Get Ready For The Cold

Tips, tricks and gear for shooting when the mercury drops
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Think about all of your equipment and be sure it’s ready for the cold. For outer garments, consider what looks good in a photograph in case you want to show a person in the shot. Winter photography is multitasking at its best.

Over the past two decades, I’ve accumulated three years’ worth of time in an unheated tent in the Arctic, including about six months at temperatures from -40° F to -65° F. Cold is no stranger. I’ve fared pretty well—I still have 10 fingers and 10 toes, and I’ve only suffered one mild case of frostbite, when I squeezed a peanut butter sandwich too tightly while eating it. The reduced circulation caused some frostbite in my index finger, but it soon healed. My gear has fared well in the cold, too.

There’s no magic bullet to successful cold-weather photography. It’s about the right equipment and attention to detail. If you’re just going out for a winter walk or day hike, you can keep your camera warm in your jacket or switch batteries to keep them warm. But if you’re living in the cold for weeks at a time, your equipment has to endure the conditions. Not every piece of gear can.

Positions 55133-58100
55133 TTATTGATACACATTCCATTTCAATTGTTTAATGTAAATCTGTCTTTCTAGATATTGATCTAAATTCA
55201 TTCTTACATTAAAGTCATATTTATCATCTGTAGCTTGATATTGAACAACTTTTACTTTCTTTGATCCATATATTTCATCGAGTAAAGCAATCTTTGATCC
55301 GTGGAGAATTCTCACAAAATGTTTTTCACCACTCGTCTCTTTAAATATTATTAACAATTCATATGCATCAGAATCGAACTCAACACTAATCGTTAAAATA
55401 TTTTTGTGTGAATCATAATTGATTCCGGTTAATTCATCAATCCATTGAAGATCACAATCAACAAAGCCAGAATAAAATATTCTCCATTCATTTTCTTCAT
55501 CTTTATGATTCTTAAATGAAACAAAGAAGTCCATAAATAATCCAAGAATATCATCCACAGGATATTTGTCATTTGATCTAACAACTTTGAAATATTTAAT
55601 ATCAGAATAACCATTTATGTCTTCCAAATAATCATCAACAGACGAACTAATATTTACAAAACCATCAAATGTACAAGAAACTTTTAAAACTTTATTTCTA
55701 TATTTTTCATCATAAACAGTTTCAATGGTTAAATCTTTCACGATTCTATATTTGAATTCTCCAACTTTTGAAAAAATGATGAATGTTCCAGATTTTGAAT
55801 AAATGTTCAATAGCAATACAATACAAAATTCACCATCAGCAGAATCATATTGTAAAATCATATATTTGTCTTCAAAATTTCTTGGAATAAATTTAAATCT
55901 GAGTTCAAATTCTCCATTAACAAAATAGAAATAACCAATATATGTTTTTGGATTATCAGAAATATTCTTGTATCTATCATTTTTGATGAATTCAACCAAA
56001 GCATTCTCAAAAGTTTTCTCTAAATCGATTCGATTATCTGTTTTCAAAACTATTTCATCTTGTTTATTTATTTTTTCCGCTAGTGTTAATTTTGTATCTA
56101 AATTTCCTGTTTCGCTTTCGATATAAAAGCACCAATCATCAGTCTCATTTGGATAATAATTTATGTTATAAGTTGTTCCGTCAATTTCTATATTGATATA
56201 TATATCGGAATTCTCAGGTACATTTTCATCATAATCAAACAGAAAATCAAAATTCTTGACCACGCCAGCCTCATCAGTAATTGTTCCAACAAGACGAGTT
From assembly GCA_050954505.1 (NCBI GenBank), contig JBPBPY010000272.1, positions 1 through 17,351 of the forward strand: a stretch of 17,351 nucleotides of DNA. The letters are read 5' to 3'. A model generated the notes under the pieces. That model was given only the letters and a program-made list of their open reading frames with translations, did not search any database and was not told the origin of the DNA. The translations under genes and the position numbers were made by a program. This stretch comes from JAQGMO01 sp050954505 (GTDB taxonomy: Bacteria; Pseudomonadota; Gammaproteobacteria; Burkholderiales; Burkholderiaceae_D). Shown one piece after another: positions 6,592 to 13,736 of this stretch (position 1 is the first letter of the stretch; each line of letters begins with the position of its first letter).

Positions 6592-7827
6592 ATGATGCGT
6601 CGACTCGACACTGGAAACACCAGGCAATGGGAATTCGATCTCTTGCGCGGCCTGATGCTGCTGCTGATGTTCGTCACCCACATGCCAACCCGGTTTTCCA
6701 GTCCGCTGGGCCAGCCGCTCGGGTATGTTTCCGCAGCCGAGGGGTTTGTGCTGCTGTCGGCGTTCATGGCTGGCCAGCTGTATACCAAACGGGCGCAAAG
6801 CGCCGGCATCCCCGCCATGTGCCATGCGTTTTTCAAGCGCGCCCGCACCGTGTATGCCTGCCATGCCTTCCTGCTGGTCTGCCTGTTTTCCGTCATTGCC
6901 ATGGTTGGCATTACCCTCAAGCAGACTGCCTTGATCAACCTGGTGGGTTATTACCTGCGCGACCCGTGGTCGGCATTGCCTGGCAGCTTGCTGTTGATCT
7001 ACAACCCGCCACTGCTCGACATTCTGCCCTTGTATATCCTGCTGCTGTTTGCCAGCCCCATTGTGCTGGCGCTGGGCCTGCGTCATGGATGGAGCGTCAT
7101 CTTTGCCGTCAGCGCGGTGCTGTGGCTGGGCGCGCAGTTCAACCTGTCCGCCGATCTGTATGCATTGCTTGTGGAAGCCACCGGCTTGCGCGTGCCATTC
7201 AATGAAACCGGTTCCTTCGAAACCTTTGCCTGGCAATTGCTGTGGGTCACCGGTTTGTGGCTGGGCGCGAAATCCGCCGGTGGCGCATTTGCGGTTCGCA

Energizer Lithium Batteries

Batteries. The secret of portable power in winter is lithium batteries, but not just any lithium batteries. Most rechargeable lithium-ion batteries die in the cold. Fortunately, non-rechargeable Energizer lithium AAs work even when the mercury freezes. They power all my accessories: Nikon Speedlight SB-800 flashes, the PocketWizards I use for self-timed expedition imagery, even my Petzl DUO LED 14 headlamp and the supplementary power pack for my iPod.

In a pinch, they also can run cameras like the Nikon D300S and D700, using the optional winder. In general, I avoid electronics that can’t run off AAs.

Nikon EN-EL4a

Canon LP-E4

The standard lithium-ion battery for my D300S and D700, the EN-EL3e, doesn’t work when cold, but the Nikon EN-EL4a pro battery handles even arctic temperatures. (Canon makes a similar all-season battery, the LP-E4, for the Canon EOS-1DS Mark III.) I bring enough EN-EL4as so I don’t have to worry about recharging—nine or 10 of them for a two-month expedition. If I drain them through heavier-than-usual shooting, I dip into my ample stock of lithium AAs.

Why not, you may ask, recharge a single EN-EL4a directly off a car charger that plugs into a solar panel? The 11.1-volt EN-EL4a has too much voltage for a 12-volt car-charger system. That’s why they don’t make car chargers for the EN-EL4a.

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GOALØ Nomad 27M Solar Panel